- Cape student sues, accuses school officials of slamming her to ground multiple times (04/28/16)47
- Neelys Landing man shot, killed by highway patrol trooper after traffic stop (05/01/16)43
- Bob Evans restaurant in Cape Girardeau among chain's 21 closings (04/26/16)9
- Missouri House votes to allow concealed weapons without permits (04/28/16)8
- Police report filed, but no charges in incident at Cape Central (04/29/16)40
- 2016 All-Missourian Boys Basketball (04/29/16)
- Statement: Man says cops’ good work drove him to grow his own marijuana (05/01/16)1
- Two hurt in motorcycle wreck on Interstate 55 (04/25/16)1
- Senator introduces bill for I-57 that would connect Sikeston with Little Rock (04/28/16)4
- River Ridge Winery changes hands (05/02/16)
Cape to go after money for river overlook
The city of Cape Girardeau will seek more than $362,000 in federal funding for a Mississippi River overlook that would involve restoration of the remaining section of the old bridge and construction of a terrace on the bluff above Aquamsi Street where visitors could look out over the river.
The city council voted to pursue the project Monday night, authorizing city staff to apply to the Missouri Department of Transportation for the federal money.
If approved, the money would pay 80 percent of the cost of the project. The Cape Girardeau Convention and Visitors Bureau, which has spearheaded planning for the project, would pay the local match amounting to more than $90,000.
In all, the project could cost $453,000.
Mayor Jay Knudtson likes the proposed project.
"I think we will now have the best of both worlds," he said, explaining that the improvements would preserve the historic entrance of the old bridge while providing a terrace overlook just east of the landmark.
The bridge section and the terrace overlook would both be connected by walkways to the River Campus trail just to the south.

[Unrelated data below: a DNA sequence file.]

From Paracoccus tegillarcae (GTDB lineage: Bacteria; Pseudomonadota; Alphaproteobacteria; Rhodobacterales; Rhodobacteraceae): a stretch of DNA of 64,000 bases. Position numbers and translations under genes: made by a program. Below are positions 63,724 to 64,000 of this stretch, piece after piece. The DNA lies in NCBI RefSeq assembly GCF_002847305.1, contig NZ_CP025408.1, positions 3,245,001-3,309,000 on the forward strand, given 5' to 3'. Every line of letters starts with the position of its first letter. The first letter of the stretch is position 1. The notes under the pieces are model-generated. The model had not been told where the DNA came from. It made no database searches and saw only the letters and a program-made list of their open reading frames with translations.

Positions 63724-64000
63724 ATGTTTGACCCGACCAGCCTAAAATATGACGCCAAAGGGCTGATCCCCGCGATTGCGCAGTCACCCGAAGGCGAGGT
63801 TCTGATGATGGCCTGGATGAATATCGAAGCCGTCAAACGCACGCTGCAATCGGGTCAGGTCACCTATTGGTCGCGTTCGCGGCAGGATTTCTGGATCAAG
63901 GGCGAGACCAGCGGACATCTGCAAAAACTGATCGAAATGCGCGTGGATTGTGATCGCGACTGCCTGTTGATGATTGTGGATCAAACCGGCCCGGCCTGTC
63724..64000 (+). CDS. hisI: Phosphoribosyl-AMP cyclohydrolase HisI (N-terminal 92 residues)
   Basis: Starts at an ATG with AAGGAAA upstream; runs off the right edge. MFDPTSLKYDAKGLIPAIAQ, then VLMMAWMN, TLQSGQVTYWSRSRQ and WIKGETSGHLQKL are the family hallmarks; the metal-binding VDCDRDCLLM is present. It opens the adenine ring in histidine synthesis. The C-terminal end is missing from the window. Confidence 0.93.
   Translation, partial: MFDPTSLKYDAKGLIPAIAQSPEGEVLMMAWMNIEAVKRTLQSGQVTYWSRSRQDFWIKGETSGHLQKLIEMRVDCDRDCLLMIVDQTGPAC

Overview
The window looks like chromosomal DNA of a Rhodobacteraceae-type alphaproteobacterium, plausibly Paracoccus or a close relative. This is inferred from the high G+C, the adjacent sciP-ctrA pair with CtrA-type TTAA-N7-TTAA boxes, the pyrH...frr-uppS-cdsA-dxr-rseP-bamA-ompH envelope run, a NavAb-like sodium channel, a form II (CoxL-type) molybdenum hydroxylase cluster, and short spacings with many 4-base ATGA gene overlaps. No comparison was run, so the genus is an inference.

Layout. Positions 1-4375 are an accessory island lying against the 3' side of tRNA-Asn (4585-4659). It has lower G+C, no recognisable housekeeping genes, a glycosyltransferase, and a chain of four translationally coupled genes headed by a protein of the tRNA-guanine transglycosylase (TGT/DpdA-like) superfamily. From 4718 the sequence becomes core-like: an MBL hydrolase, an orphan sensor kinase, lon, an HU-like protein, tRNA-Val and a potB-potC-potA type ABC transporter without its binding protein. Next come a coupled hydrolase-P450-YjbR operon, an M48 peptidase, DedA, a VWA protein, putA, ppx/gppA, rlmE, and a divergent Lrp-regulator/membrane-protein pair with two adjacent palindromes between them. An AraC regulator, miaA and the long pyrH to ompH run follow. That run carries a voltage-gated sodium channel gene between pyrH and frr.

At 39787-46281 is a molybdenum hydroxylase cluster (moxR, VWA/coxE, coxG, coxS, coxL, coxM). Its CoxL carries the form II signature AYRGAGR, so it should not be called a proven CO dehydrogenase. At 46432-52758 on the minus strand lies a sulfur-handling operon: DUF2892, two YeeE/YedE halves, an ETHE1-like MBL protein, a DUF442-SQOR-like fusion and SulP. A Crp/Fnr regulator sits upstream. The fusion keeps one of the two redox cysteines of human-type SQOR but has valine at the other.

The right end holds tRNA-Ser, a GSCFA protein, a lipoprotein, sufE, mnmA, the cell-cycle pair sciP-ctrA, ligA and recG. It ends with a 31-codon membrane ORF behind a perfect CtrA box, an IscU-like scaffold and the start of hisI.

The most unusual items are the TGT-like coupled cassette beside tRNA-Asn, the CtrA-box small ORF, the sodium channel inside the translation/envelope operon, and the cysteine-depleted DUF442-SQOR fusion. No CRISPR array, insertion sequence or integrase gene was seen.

Plaques could detail the history of the old bridge, consulting engineers have suggested.
The proposed terrace would include a viewing scope that will allow visitors to get a close-up view of the river. A bronze plaque listing all the contributors to the decorative lights on the new Bill Emerson Memorial Bridge would be installed at the overlook, project planners outlined in a report distributed to the city council.
The council has other downtown improvements plans too, all dependent on securing federal money through MoDOT.
The council authorized the city to seek at least $48,000 in federal funding for Victorian-style street lights and financial assistance to downtown property owners for restoration of the facades of the downtown's historic buildings. Old Town Cape, the downtown redevelopment group, has promised to come up with the local share of needed funding, amounting to at least $12,000, officials said.
Still another downtown project moved forward Monday night as the council awarded a contract to Mueller Bros. Irrigation Inc. of Cape Girardeau to install a brick-paver sidewalk and information boards for the floodwall mural at a cost of $44,845. City officials said the Water Street improvements will be completed before July 4 festivities downtown.
Main Street study
Traffic flow on downtown Main Street also was discussed. Council members asked the city staff to look into the possibility of securing MoDOT money for a traffic study of the downtown streets, following up on a suggestion made by planning and zoning commission members and some downtown merchants.
Commission chairman Skip Smallwood told the council he sees such a study as the only way to resolve the controversy over whether to change traffic patterns on downtown's Main Street, which is currently one way southbound from Broadway to William Street.
Limited charter review
In other action, the council decided it would proceed with only a limited review of the city charter.
The action to limit the scope of the charter review came at the urging of Knudtson who said he didn't want to encourage a review of the city's ward system of electing council members.
"It's a terribly divisive issue," he said. Some people want to scrap the ward system, but others want to keep it, the mayor said.
Knudtson said he sees no reason to change the ward system. Councilwoman Loretta Schneider argued for a more comprehensive review, including the ward system.
But in the end, the council agreed to appoint a six-member committee that would have 120 days to review and suggest possible changes to the charter on filling council vacancies, uncontested council seats, fee limitations and whether to eliminate the city's ethics commission.
Knudtson said the committee will be appointed from names that each council member recommends. The committee will include one resident from each of the city's six wards.
335-6611, extension 123